1994–1995: Tapioca Friendship Project, Osaka International Peace Centre, Japan and Singapore.
1995: Don't Give Money To The Arts, Asian International Art Exhibition, National Museum Art Gallery and Singapore Art '95, Suntec City, Singapore.
1999: Life In A Tin, The First Fukuoka Asian Art Triennale, Fukuoka Asian Art Museum, Japan.
2000: Tapioca Friendship, Kwanju Biennale, Korea.
2001: Under a Banana Leaf, Echigo Tsumarigo, Japan.
2002: Many Heads and Local Heroes, Singapore.
2004: Satsuma Brilliance, Kirishima Open Air Museum, Japan.
2004: Interakcje, Trybunalski, Poland.
2005: Your Head, Your Mother Gallery, Singapore.
2007: Fetter Field Performance Art Festival, Sungei Road Thieves' Market, Singapore.
2007: Untitled, Singapore Pavilion at the 52nd Venice Biennale International Art Exhibition, Italy.
2010: Future of Imagination ’06, Sculpture Square, Singapore.
2010: Classic Contemporary, Singapore Art Museum at 8Q, Singapore.
2011: Jaga Anak Baik-Baik, Goodman Arts Centre Gallery, Singapore.
2012: The Artists’ Congresses: A Congress, dOCUMENTA 13, Kassel, Germany.
2012: Intersecting Histories: Contemporary Turns in Southeast Asian Art, ADM Gallery, Singapore.
2013: Guggenheim UBS MAP Global Art Initiative – Volume 1: South and Southeast Asia, Guggenheim Museum, New York; Asia Society Hong Kong Centre, Hong Kong; Centre for Contemporary Art, Singapore.
2013: Situationist Bon Gun, Institute of Contemporary Arts Singapore, Singapore.
2016: Earth work 1979, National Gallery Singapore.14
2016: New Exhibition: Paintings by Tang Da Wu, Art Commune Gallery, Singapore.15
2018-2019: Awakenings: Art in Society in Asia 1960s – 1990s, National Museum of Modern Art, Tokyo; National Museum of Modern and Contemporary Art, South Korea, and National Gallery Singapore.16
2019: Contending Boundaries: Tang Da Wu, Wong Keen & Yeo Hoe Koon, Artspace@Helutrans, Singapore.17
2019: Sembawang: The D.D. Land and Sembagrahie, Nanyang Academy of Fine Arts, Singapore.18
1972: First Prize, Touch Space-Sculpture, Midland Art 72, Dudley Museum, England.
1973: First Prize, Crowd – Painting, Forward Trust Painting Competition, England.
1974: Third Prize, Eroded Space – Sculpture, Birmingham City Museum, Art Gallery.
1975: Third Prize, Lotus – Painting, Royal Overseas League, London.
1978: Visual Arts Award from the Arts Council of Great Britain.
1983: Artist Award from the Greater London Arts Council.
1995: Foundation Prize from Japanese Chamber of Commerce and Industry.
1999: Arts and Culture Prize, 10th Fukuoka Asian Culture Prizes.20
Tang is married to Hazel McIntosh, an Englishwoman.21 They have a son, Ben Zai, also known as Zai Tang, who is a sound artist.22
1. Richard Lim, ed., Singapore Artists Speak (Singapore: C. H. Yeo, 1990), 255. (Call no. RSING 709.5957 SIN)
2. “Tang Da Wu” The Solomon R. Guggenheim Foundation, accessed 1 July 2020. 3. Charmaine Toh, ed., Earth Work 1979 (Singapore: National Gallery Singapore, 2016), 22, 93. (Call no. RSING 709.2 TAN)
4. “Tang's Dynasty,” Straits Times, 7 August 2008, 54 (From NewspaperSG); Toh, Earth Work 1979, 93.
5. Kwok Kian Chow, Channels and Confluences (Singapore: Singapore Art Museum, 1996), 142–44 (Call no. RSING 709.5957 KWO); Elaine Tan, “Artist Village Closes,” Straits Times, 7 March 1990, 20. (From NewspaperSG)
6. T. K. Sabapathy, “Artists’ Colony in Ulu Sembawang,” Straits Times, 10 February 1989, 4. (From NewspaperSG)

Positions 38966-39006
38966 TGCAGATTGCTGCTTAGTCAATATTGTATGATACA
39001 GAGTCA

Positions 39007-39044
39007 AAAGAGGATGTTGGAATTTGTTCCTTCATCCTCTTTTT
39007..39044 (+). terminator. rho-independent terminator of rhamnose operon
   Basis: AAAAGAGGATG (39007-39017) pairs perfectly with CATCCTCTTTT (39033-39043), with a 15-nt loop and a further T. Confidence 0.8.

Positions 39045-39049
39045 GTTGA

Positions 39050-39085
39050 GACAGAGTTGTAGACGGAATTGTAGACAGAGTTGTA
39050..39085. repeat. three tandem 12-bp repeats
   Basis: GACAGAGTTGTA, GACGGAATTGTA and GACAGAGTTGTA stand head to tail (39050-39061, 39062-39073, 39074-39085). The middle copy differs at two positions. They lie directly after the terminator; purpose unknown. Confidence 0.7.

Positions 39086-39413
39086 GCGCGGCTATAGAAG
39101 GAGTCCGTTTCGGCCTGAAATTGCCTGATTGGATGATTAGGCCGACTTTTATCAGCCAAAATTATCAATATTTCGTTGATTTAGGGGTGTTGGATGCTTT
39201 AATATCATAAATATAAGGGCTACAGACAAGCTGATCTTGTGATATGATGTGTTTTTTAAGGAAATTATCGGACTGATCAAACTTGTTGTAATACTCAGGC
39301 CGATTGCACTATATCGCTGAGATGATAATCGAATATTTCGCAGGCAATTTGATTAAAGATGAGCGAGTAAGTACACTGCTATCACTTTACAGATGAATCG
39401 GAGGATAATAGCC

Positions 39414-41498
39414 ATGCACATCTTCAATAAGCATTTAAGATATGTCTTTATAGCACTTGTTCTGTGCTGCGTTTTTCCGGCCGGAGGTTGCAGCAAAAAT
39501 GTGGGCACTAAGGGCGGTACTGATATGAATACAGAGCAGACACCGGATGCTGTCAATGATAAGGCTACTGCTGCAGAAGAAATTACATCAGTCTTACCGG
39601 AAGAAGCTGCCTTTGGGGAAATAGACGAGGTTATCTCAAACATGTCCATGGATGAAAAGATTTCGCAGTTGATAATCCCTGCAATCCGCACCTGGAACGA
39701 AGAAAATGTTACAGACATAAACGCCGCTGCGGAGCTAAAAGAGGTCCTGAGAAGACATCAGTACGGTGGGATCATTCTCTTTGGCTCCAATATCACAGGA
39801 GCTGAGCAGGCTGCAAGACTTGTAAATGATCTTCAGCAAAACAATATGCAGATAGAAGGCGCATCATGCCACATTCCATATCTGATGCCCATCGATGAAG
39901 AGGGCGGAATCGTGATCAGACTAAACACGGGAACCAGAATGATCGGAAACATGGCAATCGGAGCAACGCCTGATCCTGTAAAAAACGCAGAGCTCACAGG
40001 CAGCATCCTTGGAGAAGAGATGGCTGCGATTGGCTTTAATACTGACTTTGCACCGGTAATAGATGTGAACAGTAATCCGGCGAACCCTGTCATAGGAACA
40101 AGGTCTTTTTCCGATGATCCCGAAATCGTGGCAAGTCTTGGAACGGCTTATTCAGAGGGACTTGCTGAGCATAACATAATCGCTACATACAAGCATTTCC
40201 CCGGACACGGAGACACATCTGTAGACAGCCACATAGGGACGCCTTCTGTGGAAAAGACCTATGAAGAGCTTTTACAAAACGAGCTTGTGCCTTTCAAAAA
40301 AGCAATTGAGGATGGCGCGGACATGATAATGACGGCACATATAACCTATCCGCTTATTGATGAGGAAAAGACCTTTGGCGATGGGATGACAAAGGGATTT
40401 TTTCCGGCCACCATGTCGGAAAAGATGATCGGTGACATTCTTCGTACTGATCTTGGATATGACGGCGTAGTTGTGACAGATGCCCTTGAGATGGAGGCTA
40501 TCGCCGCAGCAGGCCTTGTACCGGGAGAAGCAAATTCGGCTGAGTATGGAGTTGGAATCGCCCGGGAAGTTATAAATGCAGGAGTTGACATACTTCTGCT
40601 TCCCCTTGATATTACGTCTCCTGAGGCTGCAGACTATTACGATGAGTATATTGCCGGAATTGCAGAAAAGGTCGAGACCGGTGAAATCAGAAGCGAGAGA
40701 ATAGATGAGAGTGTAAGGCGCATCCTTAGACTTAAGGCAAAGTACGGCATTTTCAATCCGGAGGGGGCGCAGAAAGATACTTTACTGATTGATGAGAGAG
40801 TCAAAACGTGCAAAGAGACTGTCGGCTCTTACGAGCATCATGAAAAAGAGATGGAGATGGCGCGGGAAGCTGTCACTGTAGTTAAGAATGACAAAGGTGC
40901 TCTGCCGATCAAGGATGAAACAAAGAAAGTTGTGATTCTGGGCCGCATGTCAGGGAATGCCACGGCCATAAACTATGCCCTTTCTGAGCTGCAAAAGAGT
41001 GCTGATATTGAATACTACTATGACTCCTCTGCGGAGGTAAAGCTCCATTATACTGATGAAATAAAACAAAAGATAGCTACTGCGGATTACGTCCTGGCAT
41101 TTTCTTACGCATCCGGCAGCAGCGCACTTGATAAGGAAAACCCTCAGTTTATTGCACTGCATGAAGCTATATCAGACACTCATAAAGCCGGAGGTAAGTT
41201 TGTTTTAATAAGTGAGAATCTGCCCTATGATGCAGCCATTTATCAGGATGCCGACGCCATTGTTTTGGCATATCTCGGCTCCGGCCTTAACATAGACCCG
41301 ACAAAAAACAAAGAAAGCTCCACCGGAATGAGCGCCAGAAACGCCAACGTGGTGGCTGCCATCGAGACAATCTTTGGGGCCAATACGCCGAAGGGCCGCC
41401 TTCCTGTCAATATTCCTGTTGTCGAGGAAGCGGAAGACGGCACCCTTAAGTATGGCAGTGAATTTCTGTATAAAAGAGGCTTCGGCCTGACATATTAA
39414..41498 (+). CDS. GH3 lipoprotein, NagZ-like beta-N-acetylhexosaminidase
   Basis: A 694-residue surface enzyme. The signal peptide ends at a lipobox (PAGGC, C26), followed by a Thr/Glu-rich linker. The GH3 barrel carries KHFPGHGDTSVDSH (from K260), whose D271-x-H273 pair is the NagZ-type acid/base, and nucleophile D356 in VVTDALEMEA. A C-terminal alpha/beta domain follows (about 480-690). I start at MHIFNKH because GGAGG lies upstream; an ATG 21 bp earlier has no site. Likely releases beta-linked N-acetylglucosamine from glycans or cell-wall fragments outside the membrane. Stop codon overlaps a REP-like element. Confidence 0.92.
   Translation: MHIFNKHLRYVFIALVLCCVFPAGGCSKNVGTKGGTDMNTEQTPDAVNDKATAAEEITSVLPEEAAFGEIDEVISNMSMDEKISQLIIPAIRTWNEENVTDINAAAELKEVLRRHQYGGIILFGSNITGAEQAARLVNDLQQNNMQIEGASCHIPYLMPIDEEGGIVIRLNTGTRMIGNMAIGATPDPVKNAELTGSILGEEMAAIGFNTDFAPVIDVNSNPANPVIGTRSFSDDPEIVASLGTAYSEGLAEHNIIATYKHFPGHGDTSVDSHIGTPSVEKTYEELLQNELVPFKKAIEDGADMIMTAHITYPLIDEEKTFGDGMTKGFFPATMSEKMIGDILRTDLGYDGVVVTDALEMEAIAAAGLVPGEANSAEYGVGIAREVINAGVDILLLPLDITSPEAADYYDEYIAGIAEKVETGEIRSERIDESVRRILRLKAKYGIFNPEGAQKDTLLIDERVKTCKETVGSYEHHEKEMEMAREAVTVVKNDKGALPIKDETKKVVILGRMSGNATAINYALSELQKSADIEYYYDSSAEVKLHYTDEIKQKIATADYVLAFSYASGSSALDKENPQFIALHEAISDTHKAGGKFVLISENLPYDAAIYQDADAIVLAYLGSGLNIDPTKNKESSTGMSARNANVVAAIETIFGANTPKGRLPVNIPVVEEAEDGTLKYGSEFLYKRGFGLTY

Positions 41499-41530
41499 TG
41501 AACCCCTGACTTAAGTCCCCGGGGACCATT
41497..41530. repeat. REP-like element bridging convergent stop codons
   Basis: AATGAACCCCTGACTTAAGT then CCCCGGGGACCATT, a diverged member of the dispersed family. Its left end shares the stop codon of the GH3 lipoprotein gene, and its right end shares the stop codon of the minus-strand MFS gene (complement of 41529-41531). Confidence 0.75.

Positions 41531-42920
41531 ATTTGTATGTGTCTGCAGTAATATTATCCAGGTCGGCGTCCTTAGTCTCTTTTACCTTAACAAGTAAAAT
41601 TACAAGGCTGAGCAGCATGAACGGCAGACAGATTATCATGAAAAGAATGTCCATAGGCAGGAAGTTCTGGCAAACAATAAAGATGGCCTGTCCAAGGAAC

7. Kwok, Channels and Confluences, 144; “The Artists Village,” The Artists Village, accessed 1 July 2020; Elaine Tan, “Artist Village Closes,” Straits Times, 7 March 1990, 20. (From NewspaperSG)
8. “Official Registration of The Artists Village,” The Artists Village, accessed 1 July 2020.
9. Singapore Arts Museum, The Artists Village 20 Years On The Artists Village (Singapore: Arts Museum, 2009)
10. Charmaine Toh, “Notes on Tang Da Wu’s Earth Work” in Earth Work 1979 (Singapore: National Gallery Singapore, 2016), 14 (Call no. RSING 709.2 TAN); S. T. Chng, “The Life of Tang Da Wu. Returning Art to the People- Avant-Garde Artist Tang Da Wu: Protecting the Earth, Returning to Nature” in Earth Work 1979, ed., Charmaine Toh (Singapore: National Gallery Singapore, 2016), 30, 32–33. (Call no. RSING 709.2 TAN)
11. Kwok, Channels and Confluences, 141.
12. L. Davis, “Processing Raw Material,” Esplanade: The Arts Magazine (September–October 1999), 34. (Call no. RSING 791.095957 E)
13. “Tang Da Wu,” Nanyang Academy of Fine Arts, 1 July 2020.
14. Toh, Earth work 1979, 93.
15. “New Exhibition: Paintings By Tang Da Wu,” Artitude, 9 November 2016.
16. “Awakenings: Art in Society in Asia 1960s–1990s,” The Japan Foundation Asia Center, accessed 26 June 2020.
17. “Contending Boundaries: Tang Da Wu, Wong Keen and Yeo Hoe Koon,” Artcommune Gallery, 26 June 2020.
18. “Sembawang: The D. D. Land and Sembagraphie,” Nanyang Academy of Fine Arts, accessed 26 June 2020.
19. Lim, Singapore Artists Speak, 255.
20. “Tang Da Wu Bags Arts and Culture Prize,” Straits Times, 14 July 1999, 4 (From NewspaperSG); Toh, Earth work 1979, 95.
21. Lee Siew Hua, “Village,” Straits Times, 28 May 1989, 2. (From NewspaperSG)
22. David Chew, “Pushing Boundaries,” Today, 8 September 2006, 58. (From NewspaperSG)
N. H. Koh, “Early Performance Works by Tang Da Wu in Singapore,” Art Journal 77, no. 4 (2018): 49–61. (From EBSCOhost via NLB’s eResources website)
Wee Chong Jin, “Body and Communication: The 'Ordinary' Art of Tang Da Wu,” Theatre Research International 42, no. 3 (2017): 286–06. (From ProQuest via NLB’s eResources website)
The information in this article is valid as at July 2020 and correct as far as we are able to ascertain from our sources. It is not intended to be an exhaustive or complete history of the subject. Please contact the Library for further reading materials on the topic.